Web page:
If Fiona Apple’s fans weren’t desperate for her music before, the pressures and boredom of social distancing presumably increased demands for new music from the New York-born performer. Fan and friend of the singer, Mikaela Straus, more widely known under the stage name King Princess, texted Apple: “You have to release your album now. People need your music to listen to.” Apple listened and surprised the world in a time of immense uncertainty by cutting her 8-year hiatus from music just a bit shorter, dropping her album “Fetch the Bolt Cutters” on April 17 rather than her intended date in October.
Judging from the immediate response within minutes of the album’s release, her music might be exactly what most of her listeners need right now. And in a lot of ways, Apple may be a prophet, as “Fetch the Bolt Cutters” is ideal for isolation and quarantine. The album’s setting is grounded in Apple’s home, literally and symbolically, as her dogs contribute to the sound, and the stomping on floors and hitting walls produces much of the striking syncopated percussion. Thematically, “Fetch the Bolt Cutters” largely revolves around the pressures of restraint and a desire for freedom, and a scattered, visceral feeling of anxiety permeates the sound.
Adding flame to the fire of the album’s mass response, Pitchfork reviewed “Fetch The Bolt Cutters” and presented it with a perfect score, the first of its kind in 10 years. The album’s predecessor is Kanye West’s “My Beautiful Dark Twisted Fantasy,” which Ryan Dombal claims was made possible by the rapper’s “exploding self-worth” and a subsequent quieter self-doubt. Ironically, West would go on to inflate his self-worth even more, either in public appearances or in his music, as in his next album, “Yeezus,” he presents himself as a god or as Yeezus, the alter-ego or extra super-ego. And while West frequently raps about his perfection or greatness, Apple presents us an album with a jagged, destructive, flawed sound that, as Pitchfork puts it, “dismantles the patriarchal ideals of perfection” that Kanye West seems to live and breathe.
One Twitter user wrote “The coolest thing about pitchfork giving Fiona Apple a 10 is that she almost certainly doesn’t give a s–t.”
The irony is really exquisite. The outlet praises Apple for her loud fight against perfection while giving her album a perfect score. And just a mere decade ago, Pitchfork supported Kanye West’s “Strong Case” for being the greatest perfectionist alive by granting him the same perfect 10. While the review of West’s album affords a large chunk of its focus toward the spectacle of his tiresome and controversial public persona, the recent meditation on Apple’s work rightfully dissects her lyrics, her musicality and the political charge.
This is a refreshing turn from the media spectacles of Apple circulated by the press throughout in the late ’90s and early 2000s. This time around, Jenn Pelly of Pitchfork focuses on the music and observes of “Fetch the Bolt Cutters” that “no music has ever sounded quite like it.”
The undercurrents of that statement run strong. A liberated woman’s anger is often revered as a bold rarity; the evidence lies in the historical figure that Pitchfork cites — Yoko Ono. But people never really revered Ono in her time as a patron saint of angry women. In fact, fans of the Beatles and John Lennon hated her and threatened her life.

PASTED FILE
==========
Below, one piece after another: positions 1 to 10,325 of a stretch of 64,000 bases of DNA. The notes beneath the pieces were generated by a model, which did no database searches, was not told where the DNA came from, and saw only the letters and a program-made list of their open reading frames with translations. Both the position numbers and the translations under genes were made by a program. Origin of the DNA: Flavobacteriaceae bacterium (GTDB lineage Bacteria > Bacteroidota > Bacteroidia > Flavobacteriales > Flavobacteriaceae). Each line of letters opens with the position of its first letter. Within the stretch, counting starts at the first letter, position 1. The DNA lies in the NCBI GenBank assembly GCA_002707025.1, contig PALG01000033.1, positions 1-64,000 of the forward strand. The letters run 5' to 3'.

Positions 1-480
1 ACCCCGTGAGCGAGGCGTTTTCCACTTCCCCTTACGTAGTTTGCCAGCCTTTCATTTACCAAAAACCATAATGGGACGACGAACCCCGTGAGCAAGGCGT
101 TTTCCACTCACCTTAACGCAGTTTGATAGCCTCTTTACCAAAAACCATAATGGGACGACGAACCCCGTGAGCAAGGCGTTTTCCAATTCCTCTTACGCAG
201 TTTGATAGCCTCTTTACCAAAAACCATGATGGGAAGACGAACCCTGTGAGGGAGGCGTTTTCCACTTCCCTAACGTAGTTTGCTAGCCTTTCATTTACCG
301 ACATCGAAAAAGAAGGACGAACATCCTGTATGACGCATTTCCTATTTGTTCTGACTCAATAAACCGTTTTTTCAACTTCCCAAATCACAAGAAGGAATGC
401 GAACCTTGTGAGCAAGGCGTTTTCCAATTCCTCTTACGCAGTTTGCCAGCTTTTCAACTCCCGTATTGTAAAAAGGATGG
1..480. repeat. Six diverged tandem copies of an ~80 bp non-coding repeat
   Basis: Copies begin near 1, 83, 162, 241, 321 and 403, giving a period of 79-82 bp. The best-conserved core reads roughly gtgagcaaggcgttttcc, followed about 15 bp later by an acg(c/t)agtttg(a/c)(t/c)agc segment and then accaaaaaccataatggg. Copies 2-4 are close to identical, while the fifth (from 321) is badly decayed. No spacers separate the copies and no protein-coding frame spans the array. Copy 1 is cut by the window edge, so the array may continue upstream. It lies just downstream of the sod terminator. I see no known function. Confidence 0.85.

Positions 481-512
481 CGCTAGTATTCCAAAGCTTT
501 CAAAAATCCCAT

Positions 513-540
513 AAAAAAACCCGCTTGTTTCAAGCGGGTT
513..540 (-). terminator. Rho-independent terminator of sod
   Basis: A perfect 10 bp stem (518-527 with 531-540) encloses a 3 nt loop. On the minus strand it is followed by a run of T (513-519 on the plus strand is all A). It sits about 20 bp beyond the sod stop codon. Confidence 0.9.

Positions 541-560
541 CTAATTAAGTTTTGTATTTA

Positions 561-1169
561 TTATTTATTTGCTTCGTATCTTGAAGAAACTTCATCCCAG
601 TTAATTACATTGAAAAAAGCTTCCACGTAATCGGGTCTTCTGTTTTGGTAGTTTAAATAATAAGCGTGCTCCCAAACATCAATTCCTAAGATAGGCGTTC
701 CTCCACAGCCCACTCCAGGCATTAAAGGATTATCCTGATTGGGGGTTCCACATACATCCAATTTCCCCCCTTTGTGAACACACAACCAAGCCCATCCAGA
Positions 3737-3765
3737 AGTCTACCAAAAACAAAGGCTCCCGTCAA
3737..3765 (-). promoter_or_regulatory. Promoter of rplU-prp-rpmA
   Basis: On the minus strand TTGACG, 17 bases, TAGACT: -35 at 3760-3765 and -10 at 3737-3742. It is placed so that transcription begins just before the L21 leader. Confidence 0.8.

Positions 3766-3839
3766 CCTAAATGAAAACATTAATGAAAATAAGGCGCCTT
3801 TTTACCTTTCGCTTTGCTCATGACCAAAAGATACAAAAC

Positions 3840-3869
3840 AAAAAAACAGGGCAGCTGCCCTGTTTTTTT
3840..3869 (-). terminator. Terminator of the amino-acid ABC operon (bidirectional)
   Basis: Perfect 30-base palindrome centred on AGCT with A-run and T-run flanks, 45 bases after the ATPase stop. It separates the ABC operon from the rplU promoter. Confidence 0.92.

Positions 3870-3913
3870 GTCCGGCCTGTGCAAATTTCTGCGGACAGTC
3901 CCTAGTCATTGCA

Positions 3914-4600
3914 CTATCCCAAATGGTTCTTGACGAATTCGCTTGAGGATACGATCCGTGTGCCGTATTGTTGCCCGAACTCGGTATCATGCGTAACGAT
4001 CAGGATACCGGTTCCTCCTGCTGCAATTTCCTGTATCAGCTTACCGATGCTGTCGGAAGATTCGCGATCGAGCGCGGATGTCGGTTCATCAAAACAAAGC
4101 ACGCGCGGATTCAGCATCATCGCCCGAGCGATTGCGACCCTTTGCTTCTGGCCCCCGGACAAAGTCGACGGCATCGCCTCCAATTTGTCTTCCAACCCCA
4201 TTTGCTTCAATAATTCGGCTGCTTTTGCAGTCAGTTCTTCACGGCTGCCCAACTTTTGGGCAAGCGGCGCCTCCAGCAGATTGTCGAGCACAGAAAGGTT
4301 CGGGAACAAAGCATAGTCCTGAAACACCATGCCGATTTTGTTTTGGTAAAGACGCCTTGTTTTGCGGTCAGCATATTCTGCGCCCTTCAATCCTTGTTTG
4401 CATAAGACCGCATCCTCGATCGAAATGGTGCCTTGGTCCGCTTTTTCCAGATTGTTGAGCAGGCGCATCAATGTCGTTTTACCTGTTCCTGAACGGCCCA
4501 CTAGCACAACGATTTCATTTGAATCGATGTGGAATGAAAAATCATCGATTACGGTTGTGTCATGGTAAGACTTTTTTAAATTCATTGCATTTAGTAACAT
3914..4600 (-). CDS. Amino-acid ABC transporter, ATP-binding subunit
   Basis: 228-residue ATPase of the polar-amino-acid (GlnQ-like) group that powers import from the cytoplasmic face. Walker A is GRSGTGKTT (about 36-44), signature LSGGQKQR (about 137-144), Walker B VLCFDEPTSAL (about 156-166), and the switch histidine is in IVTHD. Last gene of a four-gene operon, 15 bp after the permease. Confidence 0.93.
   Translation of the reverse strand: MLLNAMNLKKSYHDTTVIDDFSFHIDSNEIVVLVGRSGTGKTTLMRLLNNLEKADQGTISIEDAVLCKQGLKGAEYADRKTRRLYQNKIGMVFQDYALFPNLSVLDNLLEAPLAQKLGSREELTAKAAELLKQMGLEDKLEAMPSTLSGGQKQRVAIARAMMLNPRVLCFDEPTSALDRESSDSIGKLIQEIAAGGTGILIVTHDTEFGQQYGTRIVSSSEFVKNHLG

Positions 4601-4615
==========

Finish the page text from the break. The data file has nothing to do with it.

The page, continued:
Apple may have never received violent hatred to the extent that Ono did, but her reputation has preceded her in often very misogynist ways, particularly in the early 2000s. Like Ono, or a long list of female artists, Apple’s love life was closely dissected, particularly her relationships with magician David Blaine and director Paul Thomas Anderson. After her infamous speech at the 1997 MTV Music Video Awards in which she said “the world is bullshit” and subsequent on-stage breakdowns at several of her shows, many media outlets criticized her and called her crazy, unstable or hysterical.
To be fair, that’s been the commonplace description of Kanye West after his controversial public appearances. Apple herself seems to be aware of the problems behind the way she’s perceived, telling the New Yorker that she’s understood as “the patron saint of mental illness, instead of as someone who creates things.”
Of course, that may be another parallel between her and West, who has opened up about having bipolar disorder. But their self-images and their perspectives on celebrity worship are in stark contrast; Apple told the New Yorker that her music “poisons everyone, so they only listen to it when they’re in f–ked-up places — and it’s a good sign when they stop listening to me, because that means that they’re not hurting themselves on purpose.”
As a longtime follower of Apple, I think her perspective of her fanbase is utterly ridiculous. I listen to her because her vulnerability is inseparable from her art, and I often feel like I have never listened to an artist more self-aware, wittier or bolder. Take some of the standout lyrics from “Fetch the Bolt Cutters: “I would beg to disagree / but begging disagrees with me,” “You get dragged down, down to the same spot enough times in a row / the bottom begins to feel like the only safe place that you know,” “I gave you pictures and cards on non-holidays / and it wasn’t because I was bored.”
So, while the Pitchfork review may be doused with irony, it’s certainly deserved. As the review claims, music has never sounded quite like this before and I for one can’t remember the last time music made me feel this much.